May 22, 2022

Cayman Islands: A Trustee’s duty of disclosure

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feature-05-1040x320_cFrom Higgs & Johnson

At common law, a trustee is under a duty to account for his stewardship of the trust fund. This duty is owed to the beneficiaries and in effect means that a trustee should be prepared to disclose to the beneficiaries full particulars of the assets, trust accounts, details of investments and other trust documents. However, the right of the beneficiaries to the trust accounts and documents is not an absolute right. A trustee may reject the request for information if he is justified in doing so. The circumstances when refusal is justified are vague but the issue has been considered in the House of Lord’s decision of Schmidt v Rosewood Trust Ltd [2003] 3 All ER 76. In that case, the House of Lords rejected the argument that a beneficiary’s right to the trust documents is a proprietary right. Instead, it held that the correct approach is to regard the right to disclosure of trust documents as one aspect of the inherent jurisdiction of the court to supervise and where necessary to intervene in the administration of the trust.

Prior to the Schmidt case, it was doubted whether the rights to trust accounts and other documents were enjoyed by beneficiaries under a discretionary dipositive power. Schmidt made it clear that all beneficiaries, whatever their status (including mere objects of a discretionary power), may request accounts and disclosure of trust documents.

At common law therefore, the starting point is that a trustee has a duty to provide information to all beneficiaries but may refuse to do so if it has compelling reasons. Essentially, it is a balancing of the reasons in favor of disclosure and those against disclosure. The court will consider the interest of the beneficiary requesting the information, the purpose of the request, the interests of the other beneficiaries, and the trust as a whole. It seems to be settled law that trustees would be justified in refusing to disclose trust documents if doing so would reveal their deliberations or reasons for exercising a particular discretion. Therefore, a trustee would not normally provide the agendas and minutes of trustee’s meetings, the reasons for dispositive and administrative decisions, and the letter of wishes. However, it may be required to disclose the trust deed, deeds of appointment, deeds of retirement and removal of trustees, trust accounts, legal opinions and instructions to counsel paid by the trust.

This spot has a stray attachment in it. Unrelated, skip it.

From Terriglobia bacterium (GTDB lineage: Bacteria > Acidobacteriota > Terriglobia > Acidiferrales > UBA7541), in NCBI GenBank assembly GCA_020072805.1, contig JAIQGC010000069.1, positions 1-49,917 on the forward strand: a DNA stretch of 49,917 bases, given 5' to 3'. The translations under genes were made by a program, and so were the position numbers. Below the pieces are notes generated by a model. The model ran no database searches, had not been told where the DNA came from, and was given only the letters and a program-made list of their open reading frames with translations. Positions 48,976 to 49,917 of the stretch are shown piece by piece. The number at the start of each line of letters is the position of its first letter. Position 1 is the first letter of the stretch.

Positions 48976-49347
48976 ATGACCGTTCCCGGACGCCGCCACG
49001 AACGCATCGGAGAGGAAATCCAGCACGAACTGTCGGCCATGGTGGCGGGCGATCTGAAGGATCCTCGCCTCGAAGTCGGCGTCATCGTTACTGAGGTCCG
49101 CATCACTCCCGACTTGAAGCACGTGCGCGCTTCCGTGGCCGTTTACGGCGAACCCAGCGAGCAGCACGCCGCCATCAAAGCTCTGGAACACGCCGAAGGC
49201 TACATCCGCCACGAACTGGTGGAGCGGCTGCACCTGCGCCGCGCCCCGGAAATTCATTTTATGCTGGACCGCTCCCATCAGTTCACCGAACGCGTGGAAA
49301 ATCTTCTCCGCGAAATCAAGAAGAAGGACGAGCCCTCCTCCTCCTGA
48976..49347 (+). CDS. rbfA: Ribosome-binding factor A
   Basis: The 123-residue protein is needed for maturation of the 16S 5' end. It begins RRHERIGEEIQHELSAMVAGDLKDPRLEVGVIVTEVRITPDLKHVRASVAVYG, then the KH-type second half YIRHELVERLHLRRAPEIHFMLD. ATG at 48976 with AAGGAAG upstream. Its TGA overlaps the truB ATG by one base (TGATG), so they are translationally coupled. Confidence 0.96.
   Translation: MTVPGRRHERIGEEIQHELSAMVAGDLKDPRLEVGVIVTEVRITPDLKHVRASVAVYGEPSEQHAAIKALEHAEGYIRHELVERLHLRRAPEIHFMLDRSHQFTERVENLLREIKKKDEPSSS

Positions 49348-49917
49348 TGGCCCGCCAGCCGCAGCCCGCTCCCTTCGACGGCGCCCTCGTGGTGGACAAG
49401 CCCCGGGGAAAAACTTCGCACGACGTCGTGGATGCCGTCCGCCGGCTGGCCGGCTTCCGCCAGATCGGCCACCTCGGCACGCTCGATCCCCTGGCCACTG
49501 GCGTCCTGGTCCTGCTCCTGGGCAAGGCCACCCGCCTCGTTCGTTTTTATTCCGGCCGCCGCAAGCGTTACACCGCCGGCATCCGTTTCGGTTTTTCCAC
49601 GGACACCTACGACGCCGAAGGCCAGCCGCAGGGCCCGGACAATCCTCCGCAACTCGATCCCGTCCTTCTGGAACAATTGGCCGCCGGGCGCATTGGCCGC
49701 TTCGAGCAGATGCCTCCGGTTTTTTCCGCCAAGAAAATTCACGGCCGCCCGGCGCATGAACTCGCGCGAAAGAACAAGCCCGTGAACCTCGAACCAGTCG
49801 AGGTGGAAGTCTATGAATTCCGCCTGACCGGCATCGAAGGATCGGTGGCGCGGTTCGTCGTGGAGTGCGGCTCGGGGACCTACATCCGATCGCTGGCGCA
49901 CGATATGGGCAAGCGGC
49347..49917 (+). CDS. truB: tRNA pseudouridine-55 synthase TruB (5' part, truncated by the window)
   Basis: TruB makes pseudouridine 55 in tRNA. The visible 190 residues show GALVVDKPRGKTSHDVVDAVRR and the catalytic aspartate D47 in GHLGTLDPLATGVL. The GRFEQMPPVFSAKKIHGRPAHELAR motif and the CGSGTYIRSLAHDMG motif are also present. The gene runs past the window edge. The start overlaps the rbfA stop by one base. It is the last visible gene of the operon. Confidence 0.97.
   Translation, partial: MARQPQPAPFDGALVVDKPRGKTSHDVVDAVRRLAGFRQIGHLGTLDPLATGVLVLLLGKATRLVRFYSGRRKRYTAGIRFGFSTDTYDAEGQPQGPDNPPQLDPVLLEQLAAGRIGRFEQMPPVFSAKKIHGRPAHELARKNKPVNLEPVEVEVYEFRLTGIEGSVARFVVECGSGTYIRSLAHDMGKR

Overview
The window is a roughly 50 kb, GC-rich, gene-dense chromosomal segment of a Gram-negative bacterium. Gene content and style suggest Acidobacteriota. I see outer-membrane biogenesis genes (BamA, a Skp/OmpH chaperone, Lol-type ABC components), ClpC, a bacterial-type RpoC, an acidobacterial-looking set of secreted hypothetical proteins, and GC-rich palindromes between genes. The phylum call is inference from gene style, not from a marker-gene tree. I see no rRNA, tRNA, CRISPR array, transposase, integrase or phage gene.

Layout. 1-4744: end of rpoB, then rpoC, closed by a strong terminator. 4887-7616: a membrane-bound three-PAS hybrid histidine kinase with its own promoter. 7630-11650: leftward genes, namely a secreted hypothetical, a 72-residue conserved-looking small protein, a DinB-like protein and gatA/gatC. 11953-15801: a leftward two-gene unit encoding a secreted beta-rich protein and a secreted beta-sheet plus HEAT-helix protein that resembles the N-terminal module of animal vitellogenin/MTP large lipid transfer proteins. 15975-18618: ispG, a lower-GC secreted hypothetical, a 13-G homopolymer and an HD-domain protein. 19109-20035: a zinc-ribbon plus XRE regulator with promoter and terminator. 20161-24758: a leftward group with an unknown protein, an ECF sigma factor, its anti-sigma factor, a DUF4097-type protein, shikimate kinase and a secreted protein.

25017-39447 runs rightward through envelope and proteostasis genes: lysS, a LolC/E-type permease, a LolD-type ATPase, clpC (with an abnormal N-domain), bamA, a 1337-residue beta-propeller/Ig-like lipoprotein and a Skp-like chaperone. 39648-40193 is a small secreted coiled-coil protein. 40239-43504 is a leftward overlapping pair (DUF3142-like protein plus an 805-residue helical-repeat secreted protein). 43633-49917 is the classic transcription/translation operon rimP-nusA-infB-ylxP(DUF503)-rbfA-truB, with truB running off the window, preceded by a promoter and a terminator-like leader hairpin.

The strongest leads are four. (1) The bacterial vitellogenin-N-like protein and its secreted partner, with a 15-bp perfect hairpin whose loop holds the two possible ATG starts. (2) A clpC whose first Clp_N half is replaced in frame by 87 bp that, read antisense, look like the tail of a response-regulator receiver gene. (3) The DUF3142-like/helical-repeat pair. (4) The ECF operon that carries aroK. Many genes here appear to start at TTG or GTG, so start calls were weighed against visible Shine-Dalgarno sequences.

Before a trustee in the Cayman Islands proceeds to release information to a beneficiary in accordance with the common law, it would be prudent to consider the trustee’s obligations under the Confidential Relationships (Preservation) Law (2015 Revision). Section3(2) of that Law prohibits a professional person from releasing confidential information (including trust documentation), in among other circumstances, other than in the normal course of business or with the consent, express or implied, of the relevant principal or in accordance with the law.
“Principal” is defined as a person who has imparted confidential information in the course of the transaction of business of a professional nature. The identity of the principal is not always clear in a trust structure but will usually be the settlor of the trust.

It is arguable that where a trustee has a specific duty to disclose information under the Trust Deed, the duty to disclose that information to the beneficiaries may be within the normal course of business. However, in other cases, it may be less clear and the facts should be carefully considered before the trustee acts to disclose the document or information in question to the beneficiary. If the trustee is in doubt and cannot obtain the principal’s consent, then it will be well-advised to seek legal advice/and or the court’s direction.

For more information contact:-
Jo’Anne Stephens

*At the date of this Article there has been a proposal to repeal the Confidential Relationships (Preservation) Law (2015 Revision) with the proposed changes set out in Confidential Information Disclosure Bill 2016. This Bill will have the effect, among other things, of removing criminal liability for breach of confidence and reverting to the common law and rules of equity to determine liability.
The information contained in this article is provided for the general interest of our readers, but is not intended to constitute legal advice. Clients and the general public are encouraged to seek specific advice on matters of concern. This article can in no way serve as a substitute in such cases. Copyright ©2015 Higgs & Johnson. All rights reserved.


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